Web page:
Reinstalling windows - partition question

July 25, 2009 at 09:28:13
Specs: Windows Me, P4/256
I would like to reinstall windows ME on my system but I am concerned about my files being preserved and not deleted.

I have two hard drives,

The first drive is set up as a C:\ and a D:\ and the second hard drive is E:\

C:\ is for the OS and my desktop content/favorites/fonts/programs

D:\ is for almost all my data and a few programs

E:\ is the rest of my data files and some large pictures

I want to reinstall Windows, I know I can just disconnect the E:\ drive but I'm concerned about the D:\

I have a Windows ME full install CD that I used before to install Windows 2 years ago back when this computer only had the C:\ and D:\ partitions which I created myself from FDISK and then later I tweaked the partitions using Partition Magic 8.0, I didn't get the other hard drive until recently and the computer was empty and I copied my files onto that system after installing windows 2 years ago.

My question is, do I have to worry about my files on D:\ being erased when I reinstall Windows? I don't plan to repartition or anything, just put in the CD and go.

I will still backup my files from D:\ to E:\ just incase but I would rather they weren't erased as copying back all those files took weeks last time and I don't have that much time to copy back everything, again, I will backup everything on E:\ and disconnect the drive but I'd rather my files on D:\ stay put.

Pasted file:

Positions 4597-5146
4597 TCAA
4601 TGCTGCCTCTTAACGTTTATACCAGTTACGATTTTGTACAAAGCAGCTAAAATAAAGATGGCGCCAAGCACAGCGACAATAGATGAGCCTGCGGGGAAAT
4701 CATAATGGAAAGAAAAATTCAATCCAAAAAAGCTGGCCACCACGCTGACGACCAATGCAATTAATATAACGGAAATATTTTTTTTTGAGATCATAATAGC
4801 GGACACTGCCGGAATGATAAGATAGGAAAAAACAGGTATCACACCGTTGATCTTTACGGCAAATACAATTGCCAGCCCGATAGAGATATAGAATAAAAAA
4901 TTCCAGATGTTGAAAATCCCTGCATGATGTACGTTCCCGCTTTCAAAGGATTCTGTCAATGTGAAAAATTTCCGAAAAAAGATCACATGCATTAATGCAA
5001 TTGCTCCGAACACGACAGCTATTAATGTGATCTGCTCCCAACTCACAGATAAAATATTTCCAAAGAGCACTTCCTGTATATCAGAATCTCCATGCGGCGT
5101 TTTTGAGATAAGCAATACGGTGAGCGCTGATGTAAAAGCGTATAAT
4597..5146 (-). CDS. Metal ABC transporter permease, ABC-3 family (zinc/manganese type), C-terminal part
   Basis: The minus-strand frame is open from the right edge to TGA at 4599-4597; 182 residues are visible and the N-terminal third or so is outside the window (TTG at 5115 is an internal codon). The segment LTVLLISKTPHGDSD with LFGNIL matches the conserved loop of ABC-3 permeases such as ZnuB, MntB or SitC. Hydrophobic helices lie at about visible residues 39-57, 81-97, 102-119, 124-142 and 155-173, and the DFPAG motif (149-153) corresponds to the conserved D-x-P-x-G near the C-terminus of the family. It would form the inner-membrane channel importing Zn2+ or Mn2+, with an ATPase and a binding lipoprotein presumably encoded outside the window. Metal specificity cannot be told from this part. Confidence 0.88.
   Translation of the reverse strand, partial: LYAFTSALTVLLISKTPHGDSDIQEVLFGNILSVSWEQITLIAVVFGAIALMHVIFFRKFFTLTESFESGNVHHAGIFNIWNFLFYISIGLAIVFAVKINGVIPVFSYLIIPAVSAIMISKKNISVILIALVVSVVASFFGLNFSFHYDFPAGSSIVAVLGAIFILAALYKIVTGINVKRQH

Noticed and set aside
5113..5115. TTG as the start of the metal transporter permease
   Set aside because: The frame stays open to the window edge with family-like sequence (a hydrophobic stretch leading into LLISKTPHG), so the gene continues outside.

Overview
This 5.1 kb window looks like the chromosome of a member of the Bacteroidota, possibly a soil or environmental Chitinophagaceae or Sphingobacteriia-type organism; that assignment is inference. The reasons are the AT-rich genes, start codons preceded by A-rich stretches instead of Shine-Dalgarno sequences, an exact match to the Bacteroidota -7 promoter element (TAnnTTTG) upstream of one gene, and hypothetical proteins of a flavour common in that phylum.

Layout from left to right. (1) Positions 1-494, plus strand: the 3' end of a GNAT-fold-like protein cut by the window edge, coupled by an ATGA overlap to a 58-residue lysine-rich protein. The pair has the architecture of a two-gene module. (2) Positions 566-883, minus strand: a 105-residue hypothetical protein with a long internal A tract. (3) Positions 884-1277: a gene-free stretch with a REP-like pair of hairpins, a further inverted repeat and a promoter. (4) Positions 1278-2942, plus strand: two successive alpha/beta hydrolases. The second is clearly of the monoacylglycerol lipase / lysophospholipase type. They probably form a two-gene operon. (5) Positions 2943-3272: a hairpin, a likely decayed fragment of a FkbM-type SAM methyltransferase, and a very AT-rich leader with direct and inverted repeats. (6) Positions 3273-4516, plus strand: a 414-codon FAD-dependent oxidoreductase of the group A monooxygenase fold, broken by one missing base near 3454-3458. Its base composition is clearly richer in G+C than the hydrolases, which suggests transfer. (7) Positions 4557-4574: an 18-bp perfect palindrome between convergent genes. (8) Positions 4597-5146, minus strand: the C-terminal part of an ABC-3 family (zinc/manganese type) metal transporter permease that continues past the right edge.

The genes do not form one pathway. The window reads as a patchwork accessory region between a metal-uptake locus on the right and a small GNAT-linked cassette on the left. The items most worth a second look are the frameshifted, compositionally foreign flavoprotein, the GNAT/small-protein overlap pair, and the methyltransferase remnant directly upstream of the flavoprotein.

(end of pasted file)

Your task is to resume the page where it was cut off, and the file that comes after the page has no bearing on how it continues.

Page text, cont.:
I once had a bad experience with partitions and reinstalling Windows ME with a sony laptop which it turns out it's CD contained some kind of command to reset the partitions erasing EVERYTHING!

So I'm really paranoid this time, no it's not the laptop CD but a normal Windows ME install disc but I'm still concerned.

Do I have anything to worry about with this install?

The box contains the Windows ME squares that are different colors and there's a word balloon that says "For PC's without Windows" - on the side of the box it says Microsoft corporation 2000

The CD has a sticker on it that says CD SET X05-60878

And do I have to do a FORMAT C:\ from DOS mode before installing?

So is there anything I should check for on the CD or otherwise to check if it has some kind of command to erase all partitions?


See More: Reinstalling windows - partition question

Report •

July 25, 2009 at 09:36:15
The reinstall should not have any effect on anything outside the C: partition.

Report •

July 25, 2009 at 12:27:24
What is prompting you to reinstall Windows? Do you intend to reformat the partition or just do an "over the top" reinstall?

Report •

July 25, 2009 at 12:44:43
Are you sure E: is your second hard drive? For hard drives the default letter sequence is:

primary partition on primary master--C: